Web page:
CHICAGO — Wake Sharp got to see his family on Father’s Day — see them, not hug them, not kiss them, not even shake hands.
Because of the terrible toll taken by the coronavirus on older people in nursing homes and other institutions, the 93-year-old Navy veteran and his loved ones had to stay on opposite sides of a plexiglass barrier and talk by phone at the assisted-living home outside San Francisco where he is a resident.
“It’s better than nothing!” he said. “I really enjoy it.”
Dads at nursing homes across the country marked Father’s Day at a forced distance from their families Sunday. Some families relied on video calls; others used social media to send their wishes.
The virus has made in-person visits with elderly and high-risk family members difficult and sometimes impossible in recent months, though parts of the country have begun loosening up. Maryland and Illinois were among states that allowed outdoor visits at nursing homes with masks and six feet of distance.
Frank Wolff, his wife and their son visited his 91-year-old father on a patio outside his Chicago assisted-living home on Father’s Day. The staff took everyone’s temperature and followed all other regulations.
“It was good to see him and get a feeling for how he’s really doing,” said Wolff, who hadn’t seen his father, Howard Wolff, since Illinois shut down in mid-March.
Sharp got to see his family through a plexiglass cubicle built by a staff member for Rockville Terrace, the home in Fairfield, California, where Sharp lives.
Four generations of the Sharp family gathered in a courtyard. The eldest among them, arriving with the help of his walker, took a seat inside the three-sided box with phone in hand, talking with family members on the outside on one of their phones.
“We hug each other through the glass,” said Sharp, who hasn’t had a real hug from them in a long while.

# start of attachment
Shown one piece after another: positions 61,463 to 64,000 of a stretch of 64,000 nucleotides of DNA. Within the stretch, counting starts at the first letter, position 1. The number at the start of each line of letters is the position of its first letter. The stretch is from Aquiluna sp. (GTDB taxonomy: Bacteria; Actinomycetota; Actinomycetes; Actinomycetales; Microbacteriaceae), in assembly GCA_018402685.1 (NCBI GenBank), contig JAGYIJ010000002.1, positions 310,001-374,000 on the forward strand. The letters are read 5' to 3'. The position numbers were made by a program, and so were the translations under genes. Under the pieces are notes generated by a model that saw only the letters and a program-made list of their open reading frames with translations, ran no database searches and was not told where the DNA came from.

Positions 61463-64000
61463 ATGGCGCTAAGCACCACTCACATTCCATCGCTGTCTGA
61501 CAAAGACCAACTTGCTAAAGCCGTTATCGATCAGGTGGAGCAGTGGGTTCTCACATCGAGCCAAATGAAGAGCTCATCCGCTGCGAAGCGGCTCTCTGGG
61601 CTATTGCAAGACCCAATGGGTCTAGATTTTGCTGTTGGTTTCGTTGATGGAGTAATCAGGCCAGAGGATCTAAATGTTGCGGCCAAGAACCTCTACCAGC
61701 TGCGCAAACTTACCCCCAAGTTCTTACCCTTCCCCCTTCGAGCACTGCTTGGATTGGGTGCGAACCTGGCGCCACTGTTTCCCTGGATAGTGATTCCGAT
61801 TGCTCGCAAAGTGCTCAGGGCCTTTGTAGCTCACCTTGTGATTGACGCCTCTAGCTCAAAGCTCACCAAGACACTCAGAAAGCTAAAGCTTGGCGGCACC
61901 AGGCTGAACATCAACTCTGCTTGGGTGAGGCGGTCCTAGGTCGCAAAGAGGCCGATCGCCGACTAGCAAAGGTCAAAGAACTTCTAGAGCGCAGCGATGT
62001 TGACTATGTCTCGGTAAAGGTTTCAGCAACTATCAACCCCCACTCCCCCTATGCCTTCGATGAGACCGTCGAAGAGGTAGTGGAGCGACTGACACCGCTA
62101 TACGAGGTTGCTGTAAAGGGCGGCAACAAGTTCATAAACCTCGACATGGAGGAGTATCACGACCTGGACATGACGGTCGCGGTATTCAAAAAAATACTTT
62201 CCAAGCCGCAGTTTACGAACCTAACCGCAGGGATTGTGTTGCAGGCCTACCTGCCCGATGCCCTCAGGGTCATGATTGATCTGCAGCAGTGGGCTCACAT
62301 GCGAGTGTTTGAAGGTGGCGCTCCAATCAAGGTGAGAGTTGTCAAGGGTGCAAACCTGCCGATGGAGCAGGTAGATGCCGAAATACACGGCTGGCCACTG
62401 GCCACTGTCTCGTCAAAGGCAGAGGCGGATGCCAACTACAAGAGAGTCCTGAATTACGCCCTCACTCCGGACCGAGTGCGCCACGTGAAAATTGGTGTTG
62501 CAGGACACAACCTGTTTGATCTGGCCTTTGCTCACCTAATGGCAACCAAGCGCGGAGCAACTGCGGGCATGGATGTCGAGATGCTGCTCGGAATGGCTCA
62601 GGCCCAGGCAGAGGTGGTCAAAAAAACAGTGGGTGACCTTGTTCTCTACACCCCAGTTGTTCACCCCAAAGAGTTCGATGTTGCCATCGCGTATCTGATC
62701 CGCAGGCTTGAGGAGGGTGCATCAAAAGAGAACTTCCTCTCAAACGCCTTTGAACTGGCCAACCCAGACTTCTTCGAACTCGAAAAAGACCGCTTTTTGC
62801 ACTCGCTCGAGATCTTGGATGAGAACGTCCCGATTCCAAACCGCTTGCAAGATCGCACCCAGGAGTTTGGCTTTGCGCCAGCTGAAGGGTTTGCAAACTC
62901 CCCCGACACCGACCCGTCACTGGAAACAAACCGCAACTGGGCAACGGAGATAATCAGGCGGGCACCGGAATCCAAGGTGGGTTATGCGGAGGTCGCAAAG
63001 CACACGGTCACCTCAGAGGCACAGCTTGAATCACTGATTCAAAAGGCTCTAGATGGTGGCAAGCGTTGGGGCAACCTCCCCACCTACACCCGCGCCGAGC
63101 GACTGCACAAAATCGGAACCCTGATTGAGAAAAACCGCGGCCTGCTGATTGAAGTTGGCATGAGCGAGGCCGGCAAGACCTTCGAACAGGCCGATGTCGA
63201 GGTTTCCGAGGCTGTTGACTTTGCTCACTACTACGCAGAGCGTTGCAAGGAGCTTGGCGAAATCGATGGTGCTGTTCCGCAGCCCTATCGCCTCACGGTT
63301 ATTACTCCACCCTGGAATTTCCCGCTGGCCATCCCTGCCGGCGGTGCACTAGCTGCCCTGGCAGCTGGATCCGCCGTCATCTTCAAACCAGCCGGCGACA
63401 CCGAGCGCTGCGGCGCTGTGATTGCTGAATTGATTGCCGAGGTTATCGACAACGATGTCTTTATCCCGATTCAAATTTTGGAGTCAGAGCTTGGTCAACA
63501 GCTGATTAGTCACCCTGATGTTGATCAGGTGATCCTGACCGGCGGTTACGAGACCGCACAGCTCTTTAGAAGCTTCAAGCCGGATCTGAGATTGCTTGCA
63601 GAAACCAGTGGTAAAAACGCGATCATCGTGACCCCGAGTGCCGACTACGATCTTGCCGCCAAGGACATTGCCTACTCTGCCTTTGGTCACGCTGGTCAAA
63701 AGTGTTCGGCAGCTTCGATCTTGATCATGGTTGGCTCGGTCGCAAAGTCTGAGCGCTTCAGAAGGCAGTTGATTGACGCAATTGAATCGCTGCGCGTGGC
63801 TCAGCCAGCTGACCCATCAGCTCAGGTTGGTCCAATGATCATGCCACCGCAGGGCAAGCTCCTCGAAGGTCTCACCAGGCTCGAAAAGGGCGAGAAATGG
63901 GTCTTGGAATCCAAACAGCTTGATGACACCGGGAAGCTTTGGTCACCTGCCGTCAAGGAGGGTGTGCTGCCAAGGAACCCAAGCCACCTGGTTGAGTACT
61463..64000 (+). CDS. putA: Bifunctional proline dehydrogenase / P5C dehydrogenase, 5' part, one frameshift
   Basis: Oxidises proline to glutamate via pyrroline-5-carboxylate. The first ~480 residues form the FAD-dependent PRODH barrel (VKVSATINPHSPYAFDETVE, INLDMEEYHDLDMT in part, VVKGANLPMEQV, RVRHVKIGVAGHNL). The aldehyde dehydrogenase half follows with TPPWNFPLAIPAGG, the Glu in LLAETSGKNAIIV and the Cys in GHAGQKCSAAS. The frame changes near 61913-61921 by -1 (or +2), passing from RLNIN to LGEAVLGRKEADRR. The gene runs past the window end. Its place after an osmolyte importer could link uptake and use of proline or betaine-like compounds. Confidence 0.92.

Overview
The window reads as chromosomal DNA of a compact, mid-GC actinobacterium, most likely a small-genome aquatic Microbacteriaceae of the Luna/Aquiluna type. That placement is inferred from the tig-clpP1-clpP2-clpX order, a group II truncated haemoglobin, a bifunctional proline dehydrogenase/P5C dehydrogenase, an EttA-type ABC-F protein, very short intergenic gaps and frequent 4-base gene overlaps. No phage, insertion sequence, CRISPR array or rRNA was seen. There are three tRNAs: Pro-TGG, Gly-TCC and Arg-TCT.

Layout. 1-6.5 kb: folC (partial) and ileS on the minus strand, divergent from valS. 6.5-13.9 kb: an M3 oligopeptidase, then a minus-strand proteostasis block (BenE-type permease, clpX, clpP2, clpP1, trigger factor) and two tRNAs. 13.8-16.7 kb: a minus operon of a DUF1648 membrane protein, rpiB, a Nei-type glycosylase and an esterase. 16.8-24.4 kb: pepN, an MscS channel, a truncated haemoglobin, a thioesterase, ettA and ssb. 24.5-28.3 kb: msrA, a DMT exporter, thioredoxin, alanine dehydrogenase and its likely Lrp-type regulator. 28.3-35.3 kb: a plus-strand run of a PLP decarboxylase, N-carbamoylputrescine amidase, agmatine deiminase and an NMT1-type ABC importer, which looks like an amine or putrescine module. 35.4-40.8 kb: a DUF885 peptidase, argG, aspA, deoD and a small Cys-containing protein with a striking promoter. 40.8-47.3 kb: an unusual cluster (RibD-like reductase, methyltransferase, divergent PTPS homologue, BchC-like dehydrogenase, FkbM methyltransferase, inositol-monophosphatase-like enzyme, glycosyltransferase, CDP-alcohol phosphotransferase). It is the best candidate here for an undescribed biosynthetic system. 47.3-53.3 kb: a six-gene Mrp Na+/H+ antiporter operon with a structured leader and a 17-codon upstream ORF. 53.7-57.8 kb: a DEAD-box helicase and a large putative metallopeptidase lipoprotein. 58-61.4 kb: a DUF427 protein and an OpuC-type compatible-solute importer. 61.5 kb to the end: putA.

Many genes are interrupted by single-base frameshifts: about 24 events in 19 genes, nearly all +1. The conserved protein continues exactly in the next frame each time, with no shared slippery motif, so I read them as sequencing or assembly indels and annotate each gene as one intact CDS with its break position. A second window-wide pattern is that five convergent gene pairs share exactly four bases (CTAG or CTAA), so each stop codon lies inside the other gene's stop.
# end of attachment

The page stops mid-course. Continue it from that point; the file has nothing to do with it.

This wasn’t the first time they visited that way.
“I don’t know who enjoys it more. My family and I – or Dad,” said son Dan Sharp, who lives in Novato, California. He paused, then added, “Probably Dad.”
Rockville Terrace also had a car parade with families with signs for Father’s Day and a barbecue so the dads could have steaks and burgers.
The coronavirus has killed an estimated 120,000 people nationwide. As of mid-June, more than 45,500 residents and staff had died from outbreaks at nursing homes and other long-term care facilities, according to a running count by The Associated Press. That was about 40% of the total deaths from the scourge at the time.
Nursing homes have been among the last places to loosen restrictions. Families and nursing home officials worry about the effects the isolation is having on residents’ mental health.
While video calls have helped, Rockville Terrace’s plexiglass cubicle — which creator Jason Reyes jokingly calls the “Sneezeguard 3000” — is another possible solution. It was introduced in April.
“It’s not back to normal … but it helps,” said Reyes, a managing partner of Carlson Management, a company with seven facilities in California. He said he was driven to build the 128-square-foot enclosures after so many residents and family members were distraught when they couldn’t see one another.
“The whole situation just tugged on the heartstrings,” Reyes said, noting that demand for cubicle visits — each resident’s session with family lasting an hour on weekdays and 30 minutes on weekends — has been strong at the three facilities where they have them.
Throughout Father’s Day on social media, children posted photos and messages about the dads they couldn’t see.
“Happy Father’s Day Pa! I hate that I can’t be there today,” Kelly Cooper, who lives in Bedfordshire, England, wrote on Instagram, alongside photos of her and her dad, David Cooper, who’s 73 and considered high risk. He lives on his own in London.
Cooper said her own disabling health problems also have limited her travel.
“As soon as this virus calms the hell down and it’s safe to visit, then I’ll be there. xxxx Love you to the moon and back Pa xxxx,” she wrote.
Wolff in Chicago said his own father was happy to see him but took his mask off and was particularly frustrated that he couldn’t hug his grandson. He is also hard of hearing and so has become a fan of talking on a big screen that has been set up so residents can make video calls.
“Just do the FaceTime,” Howard Wolff told his son. “It’s easier.”
So his son said they will continue to do both types of visits. “Yeah, so we can’t hug. But he’s safe,” Frank Wolff said. “All in all, it’s the only thing that makes sense.”
Martha Irvine, an AP national writer and visual journalist, can be reached at [email protected] or at http://twitter.com/irvineap.
Source: Read Full Article